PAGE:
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Othello - Iago

  • Date Submitted: 01/28/2010 07:07 AM
  • Flesch-Kincaid Score: 69.4 
  • Words: 658
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Iago has no conscience. He is an angry man and is happy to take down everyone around him to get what he wants: revenge. It is in Act 1, Scene 3, that he devises his evil plan. Here we can see inside Iago's mind. It is easy to see that his primary motivation is jealousy: jealousy that Othello may have slept with his wife, and jealousy that Othello chose Cassio over him. As he plots his revenge, it is clear Iago respects and cares for no one.


(Act 1, Scene 3, 378-381) I hate the Moor,


And it is thought abroad that ‘twixt my sheets


H'as done my office. I know not if't be true,


But I, for mere suspicion in that kind,


Will do, as if for surety.


Iago states here he suspects Othello may have slept with his wife. He is not sure of this, but declares that surety is not necessary. I believe Iago is not so much concerned with his wife being unfaithful, but that he can't stand the thought that it may have been with Othello.


(Act 1, Scene 3, 381-382) He holds me well;


The better shall my purpose work on him.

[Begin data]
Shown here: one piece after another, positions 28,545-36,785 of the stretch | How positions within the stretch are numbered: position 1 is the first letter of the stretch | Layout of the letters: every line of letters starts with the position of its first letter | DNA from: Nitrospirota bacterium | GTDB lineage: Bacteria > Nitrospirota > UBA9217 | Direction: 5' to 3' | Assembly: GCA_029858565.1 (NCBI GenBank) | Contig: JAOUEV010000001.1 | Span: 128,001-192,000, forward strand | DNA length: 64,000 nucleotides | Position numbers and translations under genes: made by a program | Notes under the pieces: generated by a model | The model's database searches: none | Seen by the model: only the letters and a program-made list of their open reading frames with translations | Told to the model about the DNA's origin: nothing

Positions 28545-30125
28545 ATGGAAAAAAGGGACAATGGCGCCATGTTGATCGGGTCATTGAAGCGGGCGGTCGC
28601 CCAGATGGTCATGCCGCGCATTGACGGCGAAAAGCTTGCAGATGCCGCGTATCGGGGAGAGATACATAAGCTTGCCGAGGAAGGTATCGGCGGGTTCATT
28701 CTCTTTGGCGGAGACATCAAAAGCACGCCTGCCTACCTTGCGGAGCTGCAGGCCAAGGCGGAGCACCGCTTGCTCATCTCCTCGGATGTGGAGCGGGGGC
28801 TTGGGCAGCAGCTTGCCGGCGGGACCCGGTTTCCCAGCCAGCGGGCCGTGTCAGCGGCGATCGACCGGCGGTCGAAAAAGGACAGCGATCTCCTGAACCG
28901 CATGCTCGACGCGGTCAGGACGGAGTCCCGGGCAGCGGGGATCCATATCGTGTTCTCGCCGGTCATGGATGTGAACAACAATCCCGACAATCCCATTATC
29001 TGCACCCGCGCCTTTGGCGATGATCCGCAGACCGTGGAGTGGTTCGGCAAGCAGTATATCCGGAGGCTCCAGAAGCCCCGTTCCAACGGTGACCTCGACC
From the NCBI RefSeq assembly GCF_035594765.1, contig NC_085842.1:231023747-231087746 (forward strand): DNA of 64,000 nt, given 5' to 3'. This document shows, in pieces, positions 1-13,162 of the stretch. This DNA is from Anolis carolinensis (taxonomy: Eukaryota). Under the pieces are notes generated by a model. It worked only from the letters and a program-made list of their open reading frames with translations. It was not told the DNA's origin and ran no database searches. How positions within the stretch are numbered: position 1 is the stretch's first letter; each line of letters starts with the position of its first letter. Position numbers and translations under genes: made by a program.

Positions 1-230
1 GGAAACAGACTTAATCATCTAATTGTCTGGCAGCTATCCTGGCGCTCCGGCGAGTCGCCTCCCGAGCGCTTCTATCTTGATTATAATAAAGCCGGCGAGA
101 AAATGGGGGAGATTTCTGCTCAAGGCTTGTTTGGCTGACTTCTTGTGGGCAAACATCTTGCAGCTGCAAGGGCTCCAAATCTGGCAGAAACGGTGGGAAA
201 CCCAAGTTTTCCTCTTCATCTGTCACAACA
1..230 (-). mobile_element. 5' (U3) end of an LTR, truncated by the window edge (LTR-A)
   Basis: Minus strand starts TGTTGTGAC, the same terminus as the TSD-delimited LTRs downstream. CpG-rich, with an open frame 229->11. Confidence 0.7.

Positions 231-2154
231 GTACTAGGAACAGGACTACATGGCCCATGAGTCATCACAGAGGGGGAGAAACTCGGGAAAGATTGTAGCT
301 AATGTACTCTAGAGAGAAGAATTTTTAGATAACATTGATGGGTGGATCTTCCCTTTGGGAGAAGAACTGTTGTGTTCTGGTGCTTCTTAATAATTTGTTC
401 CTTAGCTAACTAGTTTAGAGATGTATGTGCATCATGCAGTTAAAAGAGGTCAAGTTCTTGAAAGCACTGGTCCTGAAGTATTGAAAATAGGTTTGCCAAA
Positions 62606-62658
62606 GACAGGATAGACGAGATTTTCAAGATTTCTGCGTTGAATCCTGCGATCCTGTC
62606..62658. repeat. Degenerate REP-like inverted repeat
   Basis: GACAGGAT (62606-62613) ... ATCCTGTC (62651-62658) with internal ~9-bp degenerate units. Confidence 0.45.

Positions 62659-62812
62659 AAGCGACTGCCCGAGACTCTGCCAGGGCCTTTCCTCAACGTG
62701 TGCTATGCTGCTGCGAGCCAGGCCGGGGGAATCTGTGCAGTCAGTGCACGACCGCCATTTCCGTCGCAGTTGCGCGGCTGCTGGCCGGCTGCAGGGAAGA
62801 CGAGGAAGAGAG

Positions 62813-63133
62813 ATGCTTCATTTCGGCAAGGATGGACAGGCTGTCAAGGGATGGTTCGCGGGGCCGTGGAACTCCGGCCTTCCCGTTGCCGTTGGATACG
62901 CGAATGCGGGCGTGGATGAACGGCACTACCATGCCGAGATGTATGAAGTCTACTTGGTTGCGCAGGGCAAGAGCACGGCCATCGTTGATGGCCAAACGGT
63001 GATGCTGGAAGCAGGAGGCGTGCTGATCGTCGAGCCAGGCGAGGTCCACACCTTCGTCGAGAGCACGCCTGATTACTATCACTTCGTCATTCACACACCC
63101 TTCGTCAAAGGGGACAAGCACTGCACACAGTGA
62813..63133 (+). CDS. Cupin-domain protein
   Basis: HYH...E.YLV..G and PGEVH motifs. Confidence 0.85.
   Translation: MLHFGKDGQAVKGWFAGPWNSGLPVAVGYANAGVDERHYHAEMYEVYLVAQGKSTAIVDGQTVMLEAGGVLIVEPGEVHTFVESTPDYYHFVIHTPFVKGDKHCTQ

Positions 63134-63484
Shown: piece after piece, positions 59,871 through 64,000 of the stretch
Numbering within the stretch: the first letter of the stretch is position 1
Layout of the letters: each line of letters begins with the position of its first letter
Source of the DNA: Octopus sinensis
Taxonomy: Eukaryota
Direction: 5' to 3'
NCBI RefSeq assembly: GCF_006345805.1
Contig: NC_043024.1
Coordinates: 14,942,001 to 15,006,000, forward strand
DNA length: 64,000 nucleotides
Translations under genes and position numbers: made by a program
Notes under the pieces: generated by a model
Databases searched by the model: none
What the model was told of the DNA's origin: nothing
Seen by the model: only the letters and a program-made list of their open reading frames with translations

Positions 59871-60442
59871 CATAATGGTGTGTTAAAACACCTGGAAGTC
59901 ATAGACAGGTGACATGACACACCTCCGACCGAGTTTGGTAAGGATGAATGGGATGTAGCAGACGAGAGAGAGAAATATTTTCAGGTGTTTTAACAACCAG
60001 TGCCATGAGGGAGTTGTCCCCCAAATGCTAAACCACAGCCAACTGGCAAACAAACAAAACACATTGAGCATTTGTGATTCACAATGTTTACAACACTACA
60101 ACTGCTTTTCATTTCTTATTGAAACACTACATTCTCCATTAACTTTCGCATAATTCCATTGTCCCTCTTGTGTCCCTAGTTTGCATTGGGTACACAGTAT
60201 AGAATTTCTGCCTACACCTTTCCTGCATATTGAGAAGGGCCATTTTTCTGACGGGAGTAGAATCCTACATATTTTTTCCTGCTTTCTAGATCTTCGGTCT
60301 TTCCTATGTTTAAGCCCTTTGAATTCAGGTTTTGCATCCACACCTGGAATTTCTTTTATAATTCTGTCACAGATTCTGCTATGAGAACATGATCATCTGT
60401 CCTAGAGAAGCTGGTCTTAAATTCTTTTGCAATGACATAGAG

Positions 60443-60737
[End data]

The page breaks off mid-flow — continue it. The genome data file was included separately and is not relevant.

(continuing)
This shows how conniving Iago is. He will use the fact that Othello trusts him to get his revenge.


(Act 1, Scene 3, 383-385)


Cassio's a proper man. Let me see now;


To get his place, and to plume up my will


In double knavery. How? How? Let's see.




Here "double knavery" means to pull off one stunt and obtain two desired outcomes - to get Cassio's position (which he felt he deserved) and to make himself appear respectful for his ego's sake.








Another benefit of getting Cassio's position is he can be closer to Othello. When he accomplishes this, he will be able to obtain even more trust from Othello and begin manipulating him to believe that Cassio and Desdemona are having an adulteress relationship:


(Act 1, Scene 3, 386-389)


After some time, to abuse Othello's ears


That he is too familiar with his wife.
...

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